A fully furnished space in real estate means that the space has all of the finishes of the previous tenant or a new space is fully built out with all finishes (flooring, ceiling, paint, doors, cabinetry, etc…) completed before a tenant is signed up. This is pretty common in existing buildings if a tenant has recently moved out and if the landlord believes that another potential tenant would like to take the space “as-is” and move in without major modifications to the space. This arrangement is typically a “win-win” as long as the tenant likes the finishes and layout of the space as it saves in construction costs and time needed to prepare the space but the risks in this approach are that it may turn away potential tenants who may not like the space or a tenant may have to sacrifice in the layout or finishes that are already selected when they move in.
Tenant Fit Out Conditions
Each space that you look at as a tenant or a tenant improvement general contractor is going to be slightly different. The work that is required of the landlord and work that is required of a tenant is always defined in the Landlord Work Letter or Tenant Work Letter– I usually see the landlord work letter as the “Exhibit C” in a lease. Read this landlord work letter VERY carefully as single sentences in the lease can cost a tenant or landlord tens of thousands of dollars of work in tenant buildout costs!
Tenant improvement allowance (TIA)
What Makes White Box Buildouts Budget-Friendly?
To summarize, a white box is just the bare-minimum, blank canvas space available to be leased for commercial use. It comes with basic features such as walls, doors, windows, roof, HVAC components, concrete floors, stairs, and simple lights. This gives tenants all the freedom to add upon the partially-finished interior and customize it the way they like. Since the main infrastructure is ready, you can make the required improvements and only pay for your customizations.
White box construction costs are usually split into licensing, permitting, demolition, construction, and inspection costs. Your building owner has already paid for these beforehand, so you should only worry about the changes needed to run your business. This makes white box buildouts quite budget-friendly and time-saving, as you can transform the available space to fit your commercial goal and move in quickly – compared to starting from scratch.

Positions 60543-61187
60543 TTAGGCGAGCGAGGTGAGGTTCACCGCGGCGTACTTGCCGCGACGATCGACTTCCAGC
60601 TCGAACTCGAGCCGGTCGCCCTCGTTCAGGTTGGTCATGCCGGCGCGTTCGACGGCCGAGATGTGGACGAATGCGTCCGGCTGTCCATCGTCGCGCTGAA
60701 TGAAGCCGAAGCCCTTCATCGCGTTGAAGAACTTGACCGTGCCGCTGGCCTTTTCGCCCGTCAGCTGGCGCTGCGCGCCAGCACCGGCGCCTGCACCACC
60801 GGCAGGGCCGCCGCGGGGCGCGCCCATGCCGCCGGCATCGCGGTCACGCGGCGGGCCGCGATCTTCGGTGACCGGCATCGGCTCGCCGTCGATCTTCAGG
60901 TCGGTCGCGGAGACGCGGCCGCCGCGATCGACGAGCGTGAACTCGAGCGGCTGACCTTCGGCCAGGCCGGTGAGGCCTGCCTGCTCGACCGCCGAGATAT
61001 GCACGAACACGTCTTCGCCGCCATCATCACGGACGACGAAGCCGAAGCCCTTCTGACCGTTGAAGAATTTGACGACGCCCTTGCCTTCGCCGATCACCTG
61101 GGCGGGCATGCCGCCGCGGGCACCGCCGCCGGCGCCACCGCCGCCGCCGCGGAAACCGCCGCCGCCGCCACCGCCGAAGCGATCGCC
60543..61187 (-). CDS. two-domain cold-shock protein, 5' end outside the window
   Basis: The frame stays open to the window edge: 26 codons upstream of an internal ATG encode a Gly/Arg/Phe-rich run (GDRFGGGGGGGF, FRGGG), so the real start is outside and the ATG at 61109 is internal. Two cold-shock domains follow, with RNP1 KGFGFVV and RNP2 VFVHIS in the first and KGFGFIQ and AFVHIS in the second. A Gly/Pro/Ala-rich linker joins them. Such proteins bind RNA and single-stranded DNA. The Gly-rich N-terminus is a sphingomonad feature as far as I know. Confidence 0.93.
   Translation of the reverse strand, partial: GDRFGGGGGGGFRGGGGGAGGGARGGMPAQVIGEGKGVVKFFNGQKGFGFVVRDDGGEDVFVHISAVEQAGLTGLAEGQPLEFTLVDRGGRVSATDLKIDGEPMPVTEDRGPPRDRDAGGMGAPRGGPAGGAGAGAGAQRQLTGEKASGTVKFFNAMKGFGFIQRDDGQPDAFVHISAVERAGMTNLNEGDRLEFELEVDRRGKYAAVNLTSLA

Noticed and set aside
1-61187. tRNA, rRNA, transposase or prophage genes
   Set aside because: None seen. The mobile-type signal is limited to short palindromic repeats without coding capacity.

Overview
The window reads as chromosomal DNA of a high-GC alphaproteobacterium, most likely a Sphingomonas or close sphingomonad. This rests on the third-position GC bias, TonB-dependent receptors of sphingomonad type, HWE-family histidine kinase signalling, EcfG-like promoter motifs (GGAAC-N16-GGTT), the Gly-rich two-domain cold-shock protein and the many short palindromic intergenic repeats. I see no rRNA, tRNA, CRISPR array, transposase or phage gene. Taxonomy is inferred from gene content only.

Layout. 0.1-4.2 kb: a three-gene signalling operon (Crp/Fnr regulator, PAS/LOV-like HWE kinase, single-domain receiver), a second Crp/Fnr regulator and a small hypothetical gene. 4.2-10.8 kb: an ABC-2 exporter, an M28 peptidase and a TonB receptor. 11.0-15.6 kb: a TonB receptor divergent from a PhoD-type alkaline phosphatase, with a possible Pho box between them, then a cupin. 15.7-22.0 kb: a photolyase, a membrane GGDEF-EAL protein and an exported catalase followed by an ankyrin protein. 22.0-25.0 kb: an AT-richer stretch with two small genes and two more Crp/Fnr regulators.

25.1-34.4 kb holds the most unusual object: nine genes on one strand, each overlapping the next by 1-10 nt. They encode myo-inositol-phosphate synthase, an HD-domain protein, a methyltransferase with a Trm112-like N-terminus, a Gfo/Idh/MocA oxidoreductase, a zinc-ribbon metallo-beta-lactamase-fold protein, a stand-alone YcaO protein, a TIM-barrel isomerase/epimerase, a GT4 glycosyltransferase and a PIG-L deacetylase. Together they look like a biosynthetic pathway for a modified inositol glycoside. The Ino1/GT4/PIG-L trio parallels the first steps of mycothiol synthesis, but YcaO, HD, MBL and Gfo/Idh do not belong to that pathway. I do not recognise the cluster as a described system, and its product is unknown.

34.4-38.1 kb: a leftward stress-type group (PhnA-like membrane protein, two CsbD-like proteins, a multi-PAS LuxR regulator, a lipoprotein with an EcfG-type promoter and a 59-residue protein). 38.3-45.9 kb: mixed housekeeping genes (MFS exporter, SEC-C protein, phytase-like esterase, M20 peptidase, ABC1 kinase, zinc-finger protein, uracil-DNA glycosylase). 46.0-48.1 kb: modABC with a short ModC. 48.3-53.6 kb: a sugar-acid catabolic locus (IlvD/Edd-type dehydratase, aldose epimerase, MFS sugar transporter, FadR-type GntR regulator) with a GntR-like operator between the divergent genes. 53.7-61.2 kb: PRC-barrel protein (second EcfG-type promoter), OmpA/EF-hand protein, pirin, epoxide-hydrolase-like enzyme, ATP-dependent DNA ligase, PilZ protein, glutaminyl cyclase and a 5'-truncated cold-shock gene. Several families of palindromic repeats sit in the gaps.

How To Finalize Your Customizations?
White box spaces are not move-in-ready, and this is their defining feature. They have plenty of room for improvement because everything that is missing is for the tenant to fill out. This brings us to lease agreements. Both the landlord/landlady and tenant must have their requirements clearly stated in black and white. Your lease agreement is going to show all the tenant improvements needed before moving in, so it is important to be crystal clear about what you want. Based on your commercial operations, workforce size, and specific needs, the scope of customization will vary. Discuss with your teams and general contractor to get the details right and work out the overall costs for your white box buildout.
Will You Pay All Of These Costs?
Improvements on white box spaces are very tenant-specific, as each tenant will have different expectations for the given area in terms of commercial identity, workplace décor, operational use, etc. An improved space will be occupied faster because now it is ready to run the tenant’s business. And quite often, some of the changes a tenant adds might be approved by the next tenant, securing a consecutive lease agreement for the building owner. So, it only makes sense for owners to seek these win-win possibilities. They do this by offering a tenant improvement allowance (TIA) calculated per square foot to cover some of the total buildout cost. This allowance addresses the building’s functionality and technicality as opposed to aesthetics or décor. For example, TIAs will include various hard costs and space planning aspects, but they will exclude any costs for paint, wallpaper, and furniture, fixtures, and equipment (FFE). The main idea is that such an allowance helps tenants finish the white box space quickly and cost-effectively – and makes the key component of any lease agreement.
Why Are Lease Negotiations Important?
Strong negotiation skills are always important in real estate. Although building owners might not offer 100% of the total improvement costs, a good negotiation can bring you to a closer value. Depending on your level of customization and specialty upgrades, you can negotiate the allowance amount by also considering the lease term and improvements that the owner gets to retain at the end of your lease. The physical changes you wish to add to the white box space and the mutually agreed TI allowance should be covered by your lease agreement in generous detail. Well-established lease terms are crucial for 2 main reasons: securing the owner’s investment and avoiding legal implications for both parties.
My construction group has performed many white box “build outs” over the past couple of decades. Please feel free to contact me at firstname.lastname@example.org or call me at 720-432-6002 if you have any questions or need assistance budgeting or remodels/build outs in Denver, Los Angeles, Chicago, Phoenix, Tucson, Nashville, San Diego, or really anywhere in the US!